Well, not entirely baseless. I saw “record” and my tiny brain leapt to what I knew about records having studied and even written a paper in Weather magazine about them based on their definition in probability textbooks. I use that knowledge to call to task folk who quote an event breaking a long-standing record as evidence for a change. The reverse is the case, a trend would lead to shorter intervals between record-breaking events, not longer ones.

          I guess from your other remarks that the data array must be rectangular, every series starting in 1920, not necessarily using total record lengths. But whatever the time base, the position of the all-time high would be uniformly distributed along the time axis with a random series and not, as I had supposed, concentrated towards the start.

          Drawing inferences in a formal fashion from those counts would need some expert consideration as it’s a zero sum sort of a problem – a surplus in one place means a deficiency in another so they are not independent pieces of information, Sort of thing that could be sorted by Monte Carlo simulation to see how often random data could throw up an apparent trend.

          Anyway, obviously it’s an apology you want and I am sorry I called the statistic “nonsense”; I should have asked clarification of the basis for the count before venturing my opinion.

    • Gail Combs says:

      Max Beran, you are correct to a degree but you do not follow the logic all the way through.

      In a series of data points where the yearly mean does not change, the high and low records will be set during the early years and fewer and fewer records get broken as time goes on.
      However that is for the special case where there is no actual change in temperature over time and you are only looking at a random distribution around an unmoving mean.

      This is obviously not the case. The temperature series is well over one hundred years old and if an unusual number of records are getting broken it means there has been a change. The change can be either the mean has changed OR the spread (standard deviation) has changed.

      A change in the spread (more highs and more lows) could be indicative of a change in the ‘Loopyness’ of the jet stream (the degree of jet stream zonality / meridionality) allowing the polar vortex to be sucked down in to the USA or Europe or Asia or up into Australia causing record lows. It also means tropical air being sucked up into the higher latitudes causing record highs.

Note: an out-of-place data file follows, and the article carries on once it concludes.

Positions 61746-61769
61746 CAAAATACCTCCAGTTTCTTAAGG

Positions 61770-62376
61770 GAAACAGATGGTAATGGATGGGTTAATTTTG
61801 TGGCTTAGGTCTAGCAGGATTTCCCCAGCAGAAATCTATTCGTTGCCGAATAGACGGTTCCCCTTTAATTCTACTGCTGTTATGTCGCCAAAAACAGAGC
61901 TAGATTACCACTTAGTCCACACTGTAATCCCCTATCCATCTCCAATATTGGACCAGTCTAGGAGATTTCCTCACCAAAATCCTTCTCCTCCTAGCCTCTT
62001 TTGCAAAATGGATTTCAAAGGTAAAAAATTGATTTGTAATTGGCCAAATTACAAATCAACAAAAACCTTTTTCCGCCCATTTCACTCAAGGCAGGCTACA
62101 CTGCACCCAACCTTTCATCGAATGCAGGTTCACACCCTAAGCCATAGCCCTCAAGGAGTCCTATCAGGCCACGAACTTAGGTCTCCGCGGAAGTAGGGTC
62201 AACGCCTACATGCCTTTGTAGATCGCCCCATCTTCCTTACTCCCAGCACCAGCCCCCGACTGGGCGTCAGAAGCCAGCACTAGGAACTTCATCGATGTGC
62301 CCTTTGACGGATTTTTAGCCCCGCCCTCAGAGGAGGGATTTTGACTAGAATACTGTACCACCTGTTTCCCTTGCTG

The degree of meridionality / zonality is a function of the interplay between the top down solar effect on atmospheric chemistry (ozone in the stratosphere) and the bottom up oceanic effect (atmospheric heat content).

      The circulation changes are a negative system response to anything that seeks to disturb the radiative balance between surface and space.

      Convection balances the system energy flows between conduction and radiation to ensure that at all times (despite variations around the mean) enough kinetic energy is delivered to the effective radiating height to balance energy in with energy out.

      See: (wwwDOT) (but forget the climate model babble).
      That is what causes the shift of the jet streams poleward and reverse during solar minima. With the current low maximum in solar activity, the jet streams didn’t shift that far poleward as in previous maxima, thus giving different weather patterns.

      “Issues in Climate Science Underlying Sun/Climate Research
      Isaac M. Held, National Oceanic and Atmospheric Administration
      Geophysical Fluid Dynamics Laboratory

      11-year solar cycle [...] Strengthening the horizontal temperature gradient alters in turn the fluxes of angular momentum by midlatitude eddies. The angular momentum budget of the troposphere controls the surface westerlies. [...] ozone.
      – accessible via:

      The jet stream position is extremely important, as it gives huge differences in clouds and rain patterns and river flows: From the Nile, Po (Italy – Venice) and Portuguese rivers around the Mediterranean to the Mississippi in the US and similar in South Africa. For the stratosphere-troposphere connection SEE:
      and for the river flows e.g.:
      (wwwDOT) (Portugal)
      ks(DOT) (Mississippi delta)

      The impact of North Atlantic storminess on western European coasts: A review
      CO2Science: (wwwDOT)

      This discussion is very much worth the read because it uses several different methods to shows storminess ” is high during the LIA with a marked transition from reduced levels during the MCA [hereafter MWP]